Employees should be paid for all hours worked. What we see from time to time are employers who try to save on their expenses by only paying for hours scheduled, rather than actual hours worked. For example, if an employee arrives at work and starts working 15 minutes before the scheduled start time, the employer is not allowed to accept the benefit of that work but not pay the employee for the time.
Similarly, if an employee continues working beyond the scheduled end of their shift, the employer must pay for the additional time worked. Some employers have policies that require employees to arrive 10 minutes before their scheduled start time so that they are in their seats ready to get started at the scheduled shift time. If an employer has a policy about arrival time, then such time arrived is when the time clock should start, not when the actual shift begins.
Be aware of time tracking policies where you may be asked to simply note your shift hours rather than the precise time you start and stop work. To the extent you are working more time than you can record, or to the extent your employer adjusts your records to only reflect your shift hours rather than all hours actually worked, call the Shavitz Law Group. We can seek back-pay for time worked within the past 3 years under federal law and longer under certain state laws. Contact Shavitz Law Group at (561) 447-8888 or visit us at www.shavitzlaw.com for a free, no-obligation review of your circumstances and consultation regarding your rights.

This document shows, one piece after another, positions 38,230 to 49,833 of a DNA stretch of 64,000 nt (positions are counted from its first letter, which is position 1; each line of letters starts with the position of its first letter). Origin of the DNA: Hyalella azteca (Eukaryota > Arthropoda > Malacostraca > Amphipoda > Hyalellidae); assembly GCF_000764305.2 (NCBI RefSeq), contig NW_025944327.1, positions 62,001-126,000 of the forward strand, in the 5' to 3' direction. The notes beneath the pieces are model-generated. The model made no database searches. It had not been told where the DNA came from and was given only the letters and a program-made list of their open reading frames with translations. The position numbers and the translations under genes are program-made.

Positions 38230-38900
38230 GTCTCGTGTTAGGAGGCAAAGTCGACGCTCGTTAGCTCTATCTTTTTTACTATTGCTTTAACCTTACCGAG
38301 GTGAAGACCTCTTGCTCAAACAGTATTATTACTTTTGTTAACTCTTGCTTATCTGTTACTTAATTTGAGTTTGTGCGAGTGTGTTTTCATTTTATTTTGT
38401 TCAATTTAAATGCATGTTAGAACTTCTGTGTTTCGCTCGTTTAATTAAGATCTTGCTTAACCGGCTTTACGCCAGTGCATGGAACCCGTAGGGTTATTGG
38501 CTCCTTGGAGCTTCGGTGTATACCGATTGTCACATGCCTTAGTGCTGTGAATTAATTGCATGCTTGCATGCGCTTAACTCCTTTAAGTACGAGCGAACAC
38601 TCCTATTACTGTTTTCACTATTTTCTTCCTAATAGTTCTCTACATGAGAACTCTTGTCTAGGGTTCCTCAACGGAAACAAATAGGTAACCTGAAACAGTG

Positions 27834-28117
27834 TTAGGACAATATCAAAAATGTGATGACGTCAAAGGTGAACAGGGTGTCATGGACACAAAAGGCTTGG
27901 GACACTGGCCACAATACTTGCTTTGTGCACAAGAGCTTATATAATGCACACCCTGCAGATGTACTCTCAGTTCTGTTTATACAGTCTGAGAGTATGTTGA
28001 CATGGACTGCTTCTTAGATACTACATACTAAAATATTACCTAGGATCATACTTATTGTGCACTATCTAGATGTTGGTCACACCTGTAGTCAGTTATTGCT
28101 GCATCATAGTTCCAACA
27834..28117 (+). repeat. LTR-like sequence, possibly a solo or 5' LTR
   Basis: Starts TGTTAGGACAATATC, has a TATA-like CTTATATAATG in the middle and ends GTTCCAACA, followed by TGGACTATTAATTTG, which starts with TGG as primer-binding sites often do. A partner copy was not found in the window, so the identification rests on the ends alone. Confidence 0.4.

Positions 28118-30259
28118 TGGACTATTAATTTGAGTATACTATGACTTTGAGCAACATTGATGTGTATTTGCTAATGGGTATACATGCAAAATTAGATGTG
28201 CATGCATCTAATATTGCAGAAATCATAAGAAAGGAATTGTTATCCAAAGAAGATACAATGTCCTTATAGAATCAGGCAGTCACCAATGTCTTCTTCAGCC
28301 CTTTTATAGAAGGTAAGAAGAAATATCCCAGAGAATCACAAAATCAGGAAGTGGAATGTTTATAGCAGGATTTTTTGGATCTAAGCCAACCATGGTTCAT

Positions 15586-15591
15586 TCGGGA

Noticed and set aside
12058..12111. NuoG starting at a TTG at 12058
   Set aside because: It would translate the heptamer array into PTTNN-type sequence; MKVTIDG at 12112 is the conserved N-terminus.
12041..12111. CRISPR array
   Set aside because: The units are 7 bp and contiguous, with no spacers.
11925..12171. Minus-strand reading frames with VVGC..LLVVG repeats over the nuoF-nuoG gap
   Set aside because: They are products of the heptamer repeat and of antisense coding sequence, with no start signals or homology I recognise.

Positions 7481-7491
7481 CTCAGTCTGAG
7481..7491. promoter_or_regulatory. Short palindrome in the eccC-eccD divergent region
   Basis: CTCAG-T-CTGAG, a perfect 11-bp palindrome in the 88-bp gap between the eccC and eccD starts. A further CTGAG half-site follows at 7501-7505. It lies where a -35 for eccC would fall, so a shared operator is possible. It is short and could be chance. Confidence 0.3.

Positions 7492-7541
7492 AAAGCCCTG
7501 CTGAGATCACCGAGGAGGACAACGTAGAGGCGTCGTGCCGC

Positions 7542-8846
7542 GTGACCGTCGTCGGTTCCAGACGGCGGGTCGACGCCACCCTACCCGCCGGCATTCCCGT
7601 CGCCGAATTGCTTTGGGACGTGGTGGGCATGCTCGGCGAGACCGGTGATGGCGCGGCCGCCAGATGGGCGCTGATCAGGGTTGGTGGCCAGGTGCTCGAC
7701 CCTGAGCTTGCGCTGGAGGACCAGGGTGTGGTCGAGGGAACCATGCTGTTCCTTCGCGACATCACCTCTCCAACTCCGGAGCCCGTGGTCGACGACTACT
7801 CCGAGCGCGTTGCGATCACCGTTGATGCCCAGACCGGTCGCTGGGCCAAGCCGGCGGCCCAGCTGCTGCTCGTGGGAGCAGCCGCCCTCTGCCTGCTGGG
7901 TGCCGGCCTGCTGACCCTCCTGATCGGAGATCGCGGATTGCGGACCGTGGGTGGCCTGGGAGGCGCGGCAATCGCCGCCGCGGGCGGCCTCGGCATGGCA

You Earned It, Now Let’s Go Get It.
Gregg Shavitz, Shavitz Law Group, 951 Yamato Rd Ste 285, Boca Raton, FL and 830 3rd Ave, Floor 5, New York, NY. Lawyers licensed in states including FL, NY, NJ, and TX. The choice of a lawyer is an important decision and should not be based on advertisements alone.